The Equal Rights Amendment, Then and Now
The Oxford Handbook of Feminism and Law in the United States (Deborah Brake, Martha Chamallas, & Verna Williams eds. 2021)
28 Pages Posted: 10 May 2021
Date Written: May 6, 2021
One hundred years in the making, the Equal Rights Amendment is the only proposed amendment to the U.S. Constitution that has met the requirements of Article V of the Constitution but has not been added to the Constitution due to a congressionally imposed ratification deadline. The Amendment guarantees that “[e]quality of rights shall not be denied or abridged by the United States or by any state on account of sex,” like gender equality guarantees in most constitutions around the world. This Essay exposes the unique trajectory of the Equal Rights Amendment to shed light on the process of feminist constitutional change and the evolution of substantive feminist legal aspirations. The revival of the ERA ratification process, decades after Congress’s deadlines, has generated transgenerational public meanings for a new body of gender equality law and public policy.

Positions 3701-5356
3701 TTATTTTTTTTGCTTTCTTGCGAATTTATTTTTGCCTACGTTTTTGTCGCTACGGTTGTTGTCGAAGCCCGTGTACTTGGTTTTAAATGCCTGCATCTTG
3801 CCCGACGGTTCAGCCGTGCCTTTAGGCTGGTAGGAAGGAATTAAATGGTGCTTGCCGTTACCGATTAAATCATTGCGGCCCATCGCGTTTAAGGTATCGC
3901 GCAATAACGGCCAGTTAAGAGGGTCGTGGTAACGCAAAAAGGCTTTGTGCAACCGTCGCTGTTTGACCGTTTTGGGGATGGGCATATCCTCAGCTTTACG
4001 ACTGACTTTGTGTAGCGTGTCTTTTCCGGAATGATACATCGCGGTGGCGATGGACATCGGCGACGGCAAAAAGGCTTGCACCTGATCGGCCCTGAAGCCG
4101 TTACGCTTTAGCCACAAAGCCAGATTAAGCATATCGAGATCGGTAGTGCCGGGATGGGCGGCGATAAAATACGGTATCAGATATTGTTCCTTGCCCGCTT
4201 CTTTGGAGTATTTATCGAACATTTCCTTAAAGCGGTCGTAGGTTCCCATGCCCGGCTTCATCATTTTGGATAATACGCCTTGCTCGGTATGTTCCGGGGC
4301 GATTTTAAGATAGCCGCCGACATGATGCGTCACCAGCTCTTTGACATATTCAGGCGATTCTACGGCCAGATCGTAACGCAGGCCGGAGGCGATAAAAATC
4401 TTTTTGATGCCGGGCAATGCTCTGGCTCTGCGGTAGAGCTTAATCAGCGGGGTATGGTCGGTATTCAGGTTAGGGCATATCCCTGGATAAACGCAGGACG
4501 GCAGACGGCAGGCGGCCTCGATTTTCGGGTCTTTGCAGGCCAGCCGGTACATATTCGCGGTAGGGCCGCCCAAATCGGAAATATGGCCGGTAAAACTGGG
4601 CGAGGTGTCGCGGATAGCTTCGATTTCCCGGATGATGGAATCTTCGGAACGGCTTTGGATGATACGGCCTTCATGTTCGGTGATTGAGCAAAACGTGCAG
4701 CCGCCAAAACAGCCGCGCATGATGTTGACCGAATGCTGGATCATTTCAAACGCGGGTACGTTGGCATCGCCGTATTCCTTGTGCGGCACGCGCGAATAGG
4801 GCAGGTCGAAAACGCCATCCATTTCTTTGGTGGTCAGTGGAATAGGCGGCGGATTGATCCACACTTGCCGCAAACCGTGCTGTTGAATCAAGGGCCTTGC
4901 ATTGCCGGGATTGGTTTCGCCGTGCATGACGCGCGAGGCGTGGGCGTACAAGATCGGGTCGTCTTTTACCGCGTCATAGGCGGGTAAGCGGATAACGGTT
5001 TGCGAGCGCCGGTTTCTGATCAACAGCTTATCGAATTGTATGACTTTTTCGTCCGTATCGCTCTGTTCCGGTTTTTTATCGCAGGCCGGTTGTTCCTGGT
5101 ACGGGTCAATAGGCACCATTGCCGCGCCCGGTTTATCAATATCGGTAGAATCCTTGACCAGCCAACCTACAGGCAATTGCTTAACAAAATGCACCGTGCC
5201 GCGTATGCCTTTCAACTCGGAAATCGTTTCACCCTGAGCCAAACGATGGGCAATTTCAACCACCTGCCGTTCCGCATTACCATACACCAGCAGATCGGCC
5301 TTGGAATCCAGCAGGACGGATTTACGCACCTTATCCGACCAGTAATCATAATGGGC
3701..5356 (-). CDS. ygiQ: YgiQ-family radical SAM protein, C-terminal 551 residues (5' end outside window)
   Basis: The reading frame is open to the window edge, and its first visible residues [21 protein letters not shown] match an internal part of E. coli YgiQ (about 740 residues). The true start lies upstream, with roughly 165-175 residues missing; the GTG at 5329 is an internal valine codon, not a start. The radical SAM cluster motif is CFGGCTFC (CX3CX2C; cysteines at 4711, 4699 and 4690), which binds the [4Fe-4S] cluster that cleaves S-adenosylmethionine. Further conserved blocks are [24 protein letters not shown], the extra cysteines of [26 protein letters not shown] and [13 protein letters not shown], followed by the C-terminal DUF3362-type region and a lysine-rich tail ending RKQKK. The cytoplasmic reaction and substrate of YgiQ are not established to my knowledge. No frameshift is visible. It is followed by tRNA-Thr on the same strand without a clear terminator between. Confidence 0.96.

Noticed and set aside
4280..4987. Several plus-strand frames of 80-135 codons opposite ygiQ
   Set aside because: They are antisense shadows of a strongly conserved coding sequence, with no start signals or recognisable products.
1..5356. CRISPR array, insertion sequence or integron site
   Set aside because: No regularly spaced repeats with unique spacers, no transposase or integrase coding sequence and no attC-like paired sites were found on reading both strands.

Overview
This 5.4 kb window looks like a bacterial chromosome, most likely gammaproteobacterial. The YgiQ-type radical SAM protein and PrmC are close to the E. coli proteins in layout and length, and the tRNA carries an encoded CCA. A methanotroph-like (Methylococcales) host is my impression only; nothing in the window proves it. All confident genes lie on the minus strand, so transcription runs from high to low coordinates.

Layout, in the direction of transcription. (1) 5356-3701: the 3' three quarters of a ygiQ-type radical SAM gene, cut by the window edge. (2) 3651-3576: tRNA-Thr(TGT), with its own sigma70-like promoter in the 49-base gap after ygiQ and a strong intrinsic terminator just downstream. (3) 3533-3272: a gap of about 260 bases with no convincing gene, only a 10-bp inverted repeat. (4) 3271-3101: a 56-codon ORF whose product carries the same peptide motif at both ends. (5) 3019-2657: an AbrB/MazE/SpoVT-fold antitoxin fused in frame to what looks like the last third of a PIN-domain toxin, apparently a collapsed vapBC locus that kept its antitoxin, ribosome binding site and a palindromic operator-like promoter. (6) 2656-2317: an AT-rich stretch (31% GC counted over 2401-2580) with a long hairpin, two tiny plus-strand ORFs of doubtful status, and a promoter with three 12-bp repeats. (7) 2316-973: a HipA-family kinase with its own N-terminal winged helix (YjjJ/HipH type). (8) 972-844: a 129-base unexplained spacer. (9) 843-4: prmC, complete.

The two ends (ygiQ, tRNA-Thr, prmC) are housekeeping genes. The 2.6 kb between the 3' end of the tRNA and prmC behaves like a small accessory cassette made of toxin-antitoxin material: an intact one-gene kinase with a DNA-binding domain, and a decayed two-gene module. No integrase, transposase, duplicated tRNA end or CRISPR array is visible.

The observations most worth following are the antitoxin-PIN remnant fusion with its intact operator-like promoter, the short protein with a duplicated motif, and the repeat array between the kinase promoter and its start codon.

Keywords: Equal Rights Amendment, legal feminism, women, gender, constitutional amendment
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